The tumultuous events of 2016 brought to light a previously displaced passion inside me. I took the bull by the horns, quit the U.S. Postal Service and am now dedicating my time building a living that will utilize my developed talents. With such a short time on Earth, what does it all mean if you don’t do what you love?
A moving moment as a photographer: Joy hired me to photograph her newborn twin girls. When Joy and I spoke on the phone, she shared that a few years ago, her baby son, Wesley had passed away shortly after his birth and she wished to include him in his sisters’ newborn photos. She requested to incorporate petals from the Cherry Blossom tree planted in Wesley’s honor, her belly cast from carrying the girls, and Wesley Bear—the stuffed bear made in Wesley’s honor— bearing his birthweight and spiritual remembrance.
After speaking with Joy, I knew this would be an emotional photo shoot. We planned to photograph the newborns with the symbolic petals, mom’s plaster belly cast and Wesley Bear.
Never before had I experienced tears filling my viewfinder while taking pictures. Our session became a gentle, sentimental gathering of beauty and eulogy. Photographing new life among the delicate reminiscence of a relative’s passing, I was once again reminded that life on Earth is indefinite. I’m thrilled to have early on found my tool for documenting what matters most in life: our people.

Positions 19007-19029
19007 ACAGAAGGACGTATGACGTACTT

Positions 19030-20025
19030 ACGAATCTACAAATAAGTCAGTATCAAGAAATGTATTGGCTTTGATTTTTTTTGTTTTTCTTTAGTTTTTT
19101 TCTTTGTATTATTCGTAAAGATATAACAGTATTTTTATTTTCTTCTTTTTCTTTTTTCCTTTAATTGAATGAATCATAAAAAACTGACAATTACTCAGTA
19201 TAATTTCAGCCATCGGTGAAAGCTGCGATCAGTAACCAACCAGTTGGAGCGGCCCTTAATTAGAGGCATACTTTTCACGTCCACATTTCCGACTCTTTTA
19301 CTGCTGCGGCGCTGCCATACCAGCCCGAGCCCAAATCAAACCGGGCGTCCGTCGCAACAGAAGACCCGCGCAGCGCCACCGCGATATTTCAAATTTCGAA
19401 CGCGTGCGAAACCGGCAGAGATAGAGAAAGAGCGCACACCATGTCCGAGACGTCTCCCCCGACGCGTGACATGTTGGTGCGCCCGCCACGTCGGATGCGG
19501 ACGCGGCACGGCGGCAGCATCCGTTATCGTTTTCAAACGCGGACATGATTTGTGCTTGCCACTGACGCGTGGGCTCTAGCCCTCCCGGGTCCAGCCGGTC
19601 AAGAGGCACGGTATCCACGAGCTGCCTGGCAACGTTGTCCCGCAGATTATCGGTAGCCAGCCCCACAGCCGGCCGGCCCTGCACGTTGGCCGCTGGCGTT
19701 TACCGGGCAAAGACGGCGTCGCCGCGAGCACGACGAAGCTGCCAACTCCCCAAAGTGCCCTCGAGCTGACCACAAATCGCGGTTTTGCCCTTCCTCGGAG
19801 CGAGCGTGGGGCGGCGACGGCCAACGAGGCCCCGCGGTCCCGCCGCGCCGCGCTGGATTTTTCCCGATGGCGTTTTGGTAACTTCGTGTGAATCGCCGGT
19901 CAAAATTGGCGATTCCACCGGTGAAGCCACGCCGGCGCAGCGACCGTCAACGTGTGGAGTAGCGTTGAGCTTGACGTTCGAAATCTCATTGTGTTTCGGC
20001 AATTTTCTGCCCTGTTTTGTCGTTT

I prefer to photograph with film. I believe film and other historical art practices have the power to artfully illuminate profound information. I also appreciate digital photography, shoot digitally and don’t heavily rely on Photoshop in portraiture. I believe a portrait should describe an accurate representation of the true self. Modern day culture’s bizarre obsession with personal appearance and unattainable perfection distracts us from finding happiness. I’ll remove a stain from one’s shirt, drool and even a pimple—because those are temporary things that don’t depict character. I love photographing people honestly, just as they are, and that is beautiful enough.